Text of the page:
The second tendency comprised pieces that use personal issues to speak of the social and the political. In M(Other) Raimonda Gudavičiūtė performs with her 8-year-old son, playfully ruminating over their connection, intimacy, power relations and gender roles, and sharing her experience of being both an artist and a parent. The piece successfully balances personal attitude to the topic with a critical distance towards mother-son relations, shedding light on the changing hierarchies between child and parent. The two performers take turns in being movement experts, learning from each other and managing to walk the fine line between being ‘professionals’ and being a family. Deep emotional involvement comes from their breathtaking kinetic experience, embodying lots of care and fun. I would also pay tribute to the dramaturgical craft: the hour-long show flies by, and will work for both professional adult viewers and general audiences with kids.
Dance for an object and child, by Vilnius-based Arts and Science LAB, takes a more critical look at parenting and related social expectations, but also openly states: it’s okay to stay child-free. Less a dance performance than a well-crafted multimedia theatre piece, with reality-show inserts and talented actors, it nevertheless has beautiful movement sections in which the motion of rocking a baby builds into furious exhaustive and repetitive dance.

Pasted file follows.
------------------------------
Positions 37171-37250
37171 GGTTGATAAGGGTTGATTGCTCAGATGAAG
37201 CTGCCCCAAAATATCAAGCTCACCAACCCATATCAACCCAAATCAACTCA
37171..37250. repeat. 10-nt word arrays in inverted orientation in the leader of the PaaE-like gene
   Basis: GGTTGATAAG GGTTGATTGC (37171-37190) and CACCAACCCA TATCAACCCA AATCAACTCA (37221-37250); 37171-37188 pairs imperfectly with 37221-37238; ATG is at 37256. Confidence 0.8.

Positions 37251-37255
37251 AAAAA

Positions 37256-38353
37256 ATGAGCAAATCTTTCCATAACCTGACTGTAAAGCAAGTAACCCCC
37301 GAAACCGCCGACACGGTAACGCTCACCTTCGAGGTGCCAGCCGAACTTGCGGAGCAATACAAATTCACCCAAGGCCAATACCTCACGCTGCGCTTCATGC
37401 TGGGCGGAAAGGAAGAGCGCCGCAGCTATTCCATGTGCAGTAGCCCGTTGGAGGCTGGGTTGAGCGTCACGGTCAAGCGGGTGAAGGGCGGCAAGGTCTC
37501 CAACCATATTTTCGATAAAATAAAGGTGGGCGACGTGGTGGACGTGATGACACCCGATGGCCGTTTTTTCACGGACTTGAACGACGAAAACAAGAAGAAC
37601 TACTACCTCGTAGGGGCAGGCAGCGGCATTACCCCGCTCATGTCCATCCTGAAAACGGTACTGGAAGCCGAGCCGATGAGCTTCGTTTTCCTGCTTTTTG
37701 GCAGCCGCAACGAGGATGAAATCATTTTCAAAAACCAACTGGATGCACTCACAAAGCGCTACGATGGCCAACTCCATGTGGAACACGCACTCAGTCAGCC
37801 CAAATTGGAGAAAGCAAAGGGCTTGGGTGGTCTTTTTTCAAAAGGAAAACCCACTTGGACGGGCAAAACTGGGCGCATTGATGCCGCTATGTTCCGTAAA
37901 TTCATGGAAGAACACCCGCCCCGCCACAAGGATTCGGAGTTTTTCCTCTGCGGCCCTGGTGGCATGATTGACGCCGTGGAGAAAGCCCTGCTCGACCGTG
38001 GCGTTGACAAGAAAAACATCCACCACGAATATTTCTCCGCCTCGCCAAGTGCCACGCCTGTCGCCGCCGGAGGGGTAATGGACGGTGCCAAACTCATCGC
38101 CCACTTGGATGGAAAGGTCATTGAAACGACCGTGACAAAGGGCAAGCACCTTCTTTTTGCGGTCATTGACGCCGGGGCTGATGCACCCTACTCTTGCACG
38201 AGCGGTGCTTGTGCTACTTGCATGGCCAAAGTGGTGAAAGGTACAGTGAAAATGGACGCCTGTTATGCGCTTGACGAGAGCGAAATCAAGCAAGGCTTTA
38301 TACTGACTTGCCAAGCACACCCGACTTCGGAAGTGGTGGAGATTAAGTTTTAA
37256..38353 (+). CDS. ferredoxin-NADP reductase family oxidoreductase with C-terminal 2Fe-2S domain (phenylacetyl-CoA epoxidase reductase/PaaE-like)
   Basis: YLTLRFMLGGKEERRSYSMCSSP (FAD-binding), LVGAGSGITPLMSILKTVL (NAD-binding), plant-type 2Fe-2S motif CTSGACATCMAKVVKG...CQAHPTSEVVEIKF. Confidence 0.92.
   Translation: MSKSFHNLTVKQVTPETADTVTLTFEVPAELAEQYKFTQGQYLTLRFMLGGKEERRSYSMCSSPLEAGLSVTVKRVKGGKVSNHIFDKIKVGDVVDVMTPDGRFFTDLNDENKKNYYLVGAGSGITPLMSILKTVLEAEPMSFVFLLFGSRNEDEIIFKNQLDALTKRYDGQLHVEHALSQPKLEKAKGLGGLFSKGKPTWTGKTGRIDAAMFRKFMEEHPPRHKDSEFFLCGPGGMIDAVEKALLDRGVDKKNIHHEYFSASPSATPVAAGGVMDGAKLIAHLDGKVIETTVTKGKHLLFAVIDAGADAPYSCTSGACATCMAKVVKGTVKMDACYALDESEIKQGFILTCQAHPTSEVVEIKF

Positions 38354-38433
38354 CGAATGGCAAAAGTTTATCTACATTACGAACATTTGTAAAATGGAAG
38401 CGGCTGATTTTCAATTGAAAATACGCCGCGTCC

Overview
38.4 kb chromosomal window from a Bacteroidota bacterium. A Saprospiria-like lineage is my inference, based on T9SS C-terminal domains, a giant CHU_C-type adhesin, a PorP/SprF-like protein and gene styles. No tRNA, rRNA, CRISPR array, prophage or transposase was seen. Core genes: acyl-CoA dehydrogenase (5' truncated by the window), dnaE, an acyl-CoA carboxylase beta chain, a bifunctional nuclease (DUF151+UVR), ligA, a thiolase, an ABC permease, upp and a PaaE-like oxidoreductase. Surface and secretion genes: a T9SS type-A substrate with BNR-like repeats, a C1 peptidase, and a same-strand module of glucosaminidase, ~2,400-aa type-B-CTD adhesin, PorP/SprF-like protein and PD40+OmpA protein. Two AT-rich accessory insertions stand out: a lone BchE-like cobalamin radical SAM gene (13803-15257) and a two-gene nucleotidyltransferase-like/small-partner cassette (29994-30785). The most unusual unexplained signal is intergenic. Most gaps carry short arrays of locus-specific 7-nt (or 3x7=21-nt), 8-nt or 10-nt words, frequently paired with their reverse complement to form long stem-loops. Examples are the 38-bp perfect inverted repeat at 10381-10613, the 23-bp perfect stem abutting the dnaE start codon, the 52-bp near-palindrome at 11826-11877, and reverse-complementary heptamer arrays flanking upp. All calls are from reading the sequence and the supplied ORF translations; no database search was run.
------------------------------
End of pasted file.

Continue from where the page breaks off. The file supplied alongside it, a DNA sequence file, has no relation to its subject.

Jana Jacuka’s solo Routine of Fear is based on personal experience of child abuse and social expectations around womanhood. Though femininity in dance has lately been presented as both a stereotypical limitation and a means of empowerment, this show can seem more ambiguous about its position. Does it cherish an image of a victimised woman and her surrender to societal expectations, or does it underline the performer’s power in telling her story in public? I think that any feminist statement should be considered inseparable from the local context it’s produced in, and so leave that for discussion in the Latvian community. In any case, the show certainly has strong moments that resonate with the current wartime situation that of course became the main political background of the whole showcase. One scene recounts the sexual abuse of Jacuka’s grandmother during the second world war, deliberately not specifying whether it was committed by the enemy or by the liberating army – thus underlining the banality of sexual violence, always used as a weapon but very rarely getting the same attention as other war crimes.